Right now, people in Niger, Mali and Nigeria could be sipping 50,000-year-old water from a two-aquifer system buried below their feet. But some of it may be contaminated.
A combination of soaring temperatures, declining rainfall and a booming population is putting a squeeze on the amount of surface water available for people living in one of the hottest parts of the world, so more and more boreholes are being drilled to tap the precious groundwater beneath the three countries.
But few realize that the water in the Iullemeden Aquifer System, which they see as their salvation, is connected to the surface water and under just as much pressure.
“Countries and people do not realize that groundwater and the surface water are all interconnected, and that there is a precarious balance between the two and we have to look at both in relation to each other,” said Abdel Kader Dodo, the manager of a project by Sahara and Sahel Observatory (OSS), a regional intergovernmental body, to help Niger, Mali and Nigeria share the Iullemeden water carefully.
The Niger River and its tributary, the Rima, feed as well as draw water from Iullemeden, which comprises two major aquifers - the Intercalary Continental (IC) at the bottom, and the Terminal Continental (TC) at the top. Part of the TC is recharged by surface water, while the deep waters of the IC are not easily recharged, and are also being threatened by pollution caused by extensive mining in the region.
The OSS discovered that the Niger River receives 125 million cubic metres of water from the aquifer system every year, while the Rima provides it with 20 million cubic metres of water annually, and draws 12 million cubic metres from it.
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The amount of water drawn from the Iullemeden has more than doubled over three decades, from 50 million cubic metres in 1970 to 180 million cubic metres in 2004, while the population that depends on water from the aquifer has shot up from six million in 1970 to 15 million in 2000. This might double by 2025, says the research team at OSS. The number of boreholes and wells drawing water has increased from a few hundred points in the 1940s to more than 17,000 in 2007.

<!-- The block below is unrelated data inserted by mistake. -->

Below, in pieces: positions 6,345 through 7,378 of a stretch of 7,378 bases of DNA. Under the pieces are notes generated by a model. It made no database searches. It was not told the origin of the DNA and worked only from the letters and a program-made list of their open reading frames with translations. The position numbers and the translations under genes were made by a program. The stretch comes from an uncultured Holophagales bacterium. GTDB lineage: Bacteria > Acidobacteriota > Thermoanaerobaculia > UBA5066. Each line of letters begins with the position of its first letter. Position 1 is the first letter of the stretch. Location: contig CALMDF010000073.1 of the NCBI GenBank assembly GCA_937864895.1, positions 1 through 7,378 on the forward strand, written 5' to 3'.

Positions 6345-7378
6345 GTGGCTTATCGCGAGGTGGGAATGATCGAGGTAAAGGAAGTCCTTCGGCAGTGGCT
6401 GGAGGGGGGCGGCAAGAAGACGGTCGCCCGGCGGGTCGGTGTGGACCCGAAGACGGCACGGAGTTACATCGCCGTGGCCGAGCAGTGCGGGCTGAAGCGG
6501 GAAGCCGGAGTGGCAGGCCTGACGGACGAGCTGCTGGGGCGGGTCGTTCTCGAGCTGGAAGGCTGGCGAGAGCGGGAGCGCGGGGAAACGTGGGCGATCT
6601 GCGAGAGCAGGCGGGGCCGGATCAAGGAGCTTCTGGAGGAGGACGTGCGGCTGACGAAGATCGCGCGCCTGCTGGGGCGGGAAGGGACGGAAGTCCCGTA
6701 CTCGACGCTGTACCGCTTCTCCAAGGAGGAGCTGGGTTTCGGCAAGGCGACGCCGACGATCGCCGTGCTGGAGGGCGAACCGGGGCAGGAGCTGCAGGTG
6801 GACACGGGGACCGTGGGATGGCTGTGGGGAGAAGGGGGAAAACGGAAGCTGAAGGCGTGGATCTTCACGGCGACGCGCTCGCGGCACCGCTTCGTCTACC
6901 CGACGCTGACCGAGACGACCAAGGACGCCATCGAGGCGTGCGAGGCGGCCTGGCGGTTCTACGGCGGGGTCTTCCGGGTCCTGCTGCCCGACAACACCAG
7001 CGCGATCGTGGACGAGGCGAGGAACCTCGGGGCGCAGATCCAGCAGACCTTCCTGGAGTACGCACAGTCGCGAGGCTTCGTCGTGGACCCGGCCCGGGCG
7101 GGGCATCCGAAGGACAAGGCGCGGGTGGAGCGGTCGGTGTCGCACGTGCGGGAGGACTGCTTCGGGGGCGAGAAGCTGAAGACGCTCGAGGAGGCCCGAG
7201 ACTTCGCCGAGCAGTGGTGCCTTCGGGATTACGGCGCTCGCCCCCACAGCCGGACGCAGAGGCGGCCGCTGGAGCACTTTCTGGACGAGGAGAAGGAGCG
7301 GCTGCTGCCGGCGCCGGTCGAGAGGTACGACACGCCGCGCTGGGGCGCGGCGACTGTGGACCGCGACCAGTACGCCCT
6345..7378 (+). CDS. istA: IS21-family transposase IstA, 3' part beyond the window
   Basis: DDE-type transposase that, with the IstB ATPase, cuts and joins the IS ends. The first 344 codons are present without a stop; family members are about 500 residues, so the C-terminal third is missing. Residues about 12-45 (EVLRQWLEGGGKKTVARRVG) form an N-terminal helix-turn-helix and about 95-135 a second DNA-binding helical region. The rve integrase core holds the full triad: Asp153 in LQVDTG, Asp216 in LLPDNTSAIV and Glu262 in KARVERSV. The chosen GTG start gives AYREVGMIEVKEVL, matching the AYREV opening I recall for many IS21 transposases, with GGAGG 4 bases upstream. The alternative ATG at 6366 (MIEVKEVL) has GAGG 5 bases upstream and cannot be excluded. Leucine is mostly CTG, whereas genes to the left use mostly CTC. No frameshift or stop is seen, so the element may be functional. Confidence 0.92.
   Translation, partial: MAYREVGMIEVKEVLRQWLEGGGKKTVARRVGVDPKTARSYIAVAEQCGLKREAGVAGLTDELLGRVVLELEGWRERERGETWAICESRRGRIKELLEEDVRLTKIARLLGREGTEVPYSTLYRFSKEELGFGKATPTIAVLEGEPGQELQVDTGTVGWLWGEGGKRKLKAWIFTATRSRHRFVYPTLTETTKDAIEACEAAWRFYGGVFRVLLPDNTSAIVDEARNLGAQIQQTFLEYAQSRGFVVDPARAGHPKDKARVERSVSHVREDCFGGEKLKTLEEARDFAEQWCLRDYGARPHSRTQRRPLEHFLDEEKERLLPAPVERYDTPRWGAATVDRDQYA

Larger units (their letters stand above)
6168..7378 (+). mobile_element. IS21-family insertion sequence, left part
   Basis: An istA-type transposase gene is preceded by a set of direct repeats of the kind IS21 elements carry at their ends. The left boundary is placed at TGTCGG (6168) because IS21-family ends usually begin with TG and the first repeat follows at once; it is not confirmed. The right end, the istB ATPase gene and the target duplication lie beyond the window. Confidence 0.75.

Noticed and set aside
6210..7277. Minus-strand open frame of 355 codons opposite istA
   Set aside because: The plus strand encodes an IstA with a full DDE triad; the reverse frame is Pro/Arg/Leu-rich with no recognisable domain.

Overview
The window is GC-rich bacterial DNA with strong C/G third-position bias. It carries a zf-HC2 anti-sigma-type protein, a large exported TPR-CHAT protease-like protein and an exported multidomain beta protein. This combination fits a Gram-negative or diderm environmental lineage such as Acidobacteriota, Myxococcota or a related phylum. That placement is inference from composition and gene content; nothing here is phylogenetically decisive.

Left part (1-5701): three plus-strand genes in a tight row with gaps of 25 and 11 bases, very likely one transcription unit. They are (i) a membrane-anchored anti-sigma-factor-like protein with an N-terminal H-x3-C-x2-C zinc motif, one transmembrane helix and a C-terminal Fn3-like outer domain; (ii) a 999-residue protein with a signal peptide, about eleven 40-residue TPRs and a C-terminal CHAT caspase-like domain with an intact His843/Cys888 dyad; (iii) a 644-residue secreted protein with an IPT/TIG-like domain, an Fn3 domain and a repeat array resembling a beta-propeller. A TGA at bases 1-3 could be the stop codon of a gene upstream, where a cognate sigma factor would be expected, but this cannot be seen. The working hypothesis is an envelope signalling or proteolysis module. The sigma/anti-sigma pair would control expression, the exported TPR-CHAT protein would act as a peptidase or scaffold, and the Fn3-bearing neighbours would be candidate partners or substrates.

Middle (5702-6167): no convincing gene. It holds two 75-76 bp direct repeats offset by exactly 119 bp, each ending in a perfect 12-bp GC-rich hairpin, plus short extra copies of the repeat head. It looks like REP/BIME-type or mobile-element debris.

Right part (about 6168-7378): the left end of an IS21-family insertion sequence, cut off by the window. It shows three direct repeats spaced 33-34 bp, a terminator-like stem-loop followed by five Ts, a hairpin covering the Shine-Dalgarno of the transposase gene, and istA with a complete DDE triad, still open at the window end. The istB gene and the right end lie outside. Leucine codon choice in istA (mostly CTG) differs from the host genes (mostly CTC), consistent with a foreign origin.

Dodo of the OSS said the impression that the aquifer is under-exploited is not accurate. The government of Niger has said that just 20 percent of the country’s renewable water resources are being tapped, and almost none of the non-renewable sources.
The warning has serious implications. In 1995, during a period when temperatures soared in Niger, the withdrawal of water exceeded the Iullemeden system’s recharge rate. The OSS research team projects that there could be a drawdown of 10 metres of the deep waters of the IC by 2025.
But the moment people dip into these deep waters, the risk of being exposed to water with a high concentration of minerals increases. “There has been a surge in the number of children crippled by skeletal and dental fluorosis [a bone disease caused by too-high fluoride content in water, which often affects people in areas with deep boreholes],” said Dodo.